So tolerant and open is Sabah society that inter-ethnic marriages are common, with Kadazandusuns and Muruts marrying Malays, Chinese, Arabs as well as Suluks, Bugis, Bajaos, Bruneians. It has been like this for hundreds of years; and I hasten to add that I actually grew up in Sabah between the years 1981-1984, and recall how open, eclectic and mobile Sabah society was then.

Sabahans have never had a problem with other communities settling there, and that is why we still see large numbers of Suluks, Bajaos, Malays and Chinese across the state, settling into mixed families or into smaller settlements.

Furthermore Sabahans are attuned to the reality of living in a fluid archipelago, which is why its coastal settlements have always been transit points where people from abroad come in and out with ease.

Just before the Lahad Datu incident I was informed that a large number of Suluks had arrived for a wedding, and they came in without passports and visas, and left peacefully afterwards.

It has been like that in Sabah since my childhood. But my fear is that culture Sulu armyof openness and fluidity came to an untimely and graceless end when some of the followers of the sultan of Sulu landed with guns and rocket-launchers.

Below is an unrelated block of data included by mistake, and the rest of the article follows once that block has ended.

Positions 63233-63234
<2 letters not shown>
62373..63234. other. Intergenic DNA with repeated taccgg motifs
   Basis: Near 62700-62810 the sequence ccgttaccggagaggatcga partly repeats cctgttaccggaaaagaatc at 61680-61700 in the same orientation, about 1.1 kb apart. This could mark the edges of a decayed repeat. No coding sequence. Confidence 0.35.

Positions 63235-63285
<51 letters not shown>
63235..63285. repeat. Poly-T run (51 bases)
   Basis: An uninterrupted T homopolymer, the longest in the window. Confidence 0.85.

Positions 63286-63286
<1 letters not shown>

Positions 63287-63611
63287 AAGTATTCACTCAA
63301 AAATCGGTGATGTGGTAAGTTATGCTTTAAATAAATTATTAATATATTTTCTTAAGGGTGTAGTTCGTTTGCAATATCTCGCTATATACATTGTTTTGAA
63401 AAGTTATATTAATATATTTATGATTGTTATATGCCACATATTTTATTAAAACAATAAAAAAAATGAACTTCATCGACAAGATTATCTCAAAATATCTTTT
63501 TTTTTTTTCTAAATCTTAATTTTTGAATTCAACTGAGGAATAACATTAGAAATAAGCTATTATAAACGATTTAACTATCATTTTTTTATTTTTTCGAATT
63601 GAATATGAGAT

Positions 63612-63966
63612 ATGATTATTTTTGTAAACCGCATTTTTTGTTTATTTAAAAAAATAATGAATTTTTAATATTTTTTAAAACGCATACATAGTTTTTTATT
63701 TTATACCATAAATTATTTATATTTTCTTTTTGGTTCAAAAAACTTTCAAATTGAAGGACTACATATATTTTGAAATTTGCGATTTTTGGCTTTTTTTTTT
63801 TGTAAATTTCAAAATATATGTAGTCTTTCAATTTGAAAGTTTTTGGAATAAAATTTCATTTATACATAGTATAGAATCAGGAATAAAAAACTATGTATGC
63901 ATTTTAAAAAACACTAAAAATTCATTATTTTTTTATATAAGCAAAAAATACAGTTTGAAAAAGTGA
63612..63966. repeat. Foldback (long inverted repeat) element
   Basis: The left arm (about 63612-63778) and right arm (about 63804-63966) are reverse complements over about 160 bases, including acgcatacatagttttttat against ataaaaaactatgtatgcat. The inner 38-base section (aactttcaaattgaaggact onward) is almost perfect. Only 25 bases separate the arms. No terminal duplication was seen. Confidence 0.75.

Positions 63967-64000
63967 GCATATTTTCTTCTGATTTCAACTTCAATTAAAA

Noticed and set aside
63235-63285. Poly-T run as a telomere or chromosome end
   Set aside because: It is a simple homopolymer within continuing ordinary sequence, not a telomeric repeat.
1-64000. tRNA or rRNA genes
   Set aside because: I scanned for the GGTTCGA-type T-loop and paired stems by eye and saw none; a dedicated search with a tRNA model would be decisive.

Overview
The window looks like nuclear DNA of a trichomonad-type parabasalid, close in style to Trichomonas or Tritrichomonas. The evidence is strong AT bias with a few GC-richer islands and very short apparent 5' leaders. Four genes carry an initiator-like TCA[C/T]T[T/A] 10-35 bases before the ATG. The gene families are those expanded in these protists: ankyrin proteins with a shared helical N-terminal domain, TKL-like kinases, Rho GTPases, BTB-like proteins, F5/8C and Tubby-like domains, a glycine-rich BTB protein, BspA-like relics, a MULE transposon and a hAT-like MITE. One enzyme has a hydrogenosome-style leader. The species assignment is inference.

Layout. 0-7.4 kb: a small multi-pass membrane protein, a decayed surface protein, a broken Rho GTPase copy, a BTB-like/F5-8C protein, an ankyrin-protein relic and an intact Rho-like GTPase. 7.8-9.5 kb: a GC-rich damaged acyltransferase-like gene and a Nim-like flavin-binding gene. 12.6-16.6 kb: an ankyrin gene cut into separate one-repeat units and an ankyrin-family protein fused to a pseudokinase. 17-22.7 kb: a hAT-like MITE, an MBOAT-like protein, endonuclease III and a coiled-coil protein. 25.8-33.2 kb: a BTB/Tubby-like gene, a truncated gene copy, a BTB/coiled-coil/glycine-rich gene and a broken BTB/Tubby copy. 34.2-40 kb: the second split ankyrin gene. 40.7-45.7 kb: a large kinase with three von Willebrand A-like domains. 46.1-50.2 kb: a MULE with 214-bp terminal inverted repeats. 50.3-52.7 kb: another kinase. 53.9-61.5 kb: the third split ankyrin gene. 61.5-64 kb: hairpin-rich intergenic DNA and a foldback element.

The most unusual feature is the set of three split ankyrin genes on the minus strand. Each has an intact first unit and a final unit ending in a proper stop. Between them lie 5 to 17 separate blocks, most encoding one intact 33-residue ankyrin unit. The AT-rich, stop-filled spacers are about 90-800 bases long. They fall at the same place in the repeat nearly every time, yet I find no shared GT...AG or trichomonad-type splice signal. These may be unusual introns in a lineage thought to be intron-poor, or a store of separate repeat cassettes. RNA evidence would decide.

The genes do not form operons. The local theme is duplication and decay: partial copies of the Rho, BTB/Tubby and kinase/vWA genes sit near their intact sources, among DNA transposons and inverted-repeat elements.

Fluid borders only exist under one assumption: that the visitor is a friend, and not an aggressor. The moment guns come into the picture, the fluid border dries up and becomes hard.

Hardened borders, hardened hearts

I hate nationalism. I said at the beginning that I am a committed South-East Asian-ist and Asean-ist, and this debacle in Sabah has not weakened my resolve, as both an academic and an activist, to work towards closer ASEAN integration.

Here in my institute in NTU, I see the faces of ASEAN every single day: My students come from Singapore, Malaysia, Indonesia, the Philippines, Thailand, Vietnam, in fact all of ASEAN. Being childless myself, I regard them as my wards and responsibility and like all teachers I want them to succeed in the future. I also want them to succeed in an Asean region where every Asean citizen feels that the entire region is his or her home, a place he/she belongs to, a place where he/she would not feel like a foreigner.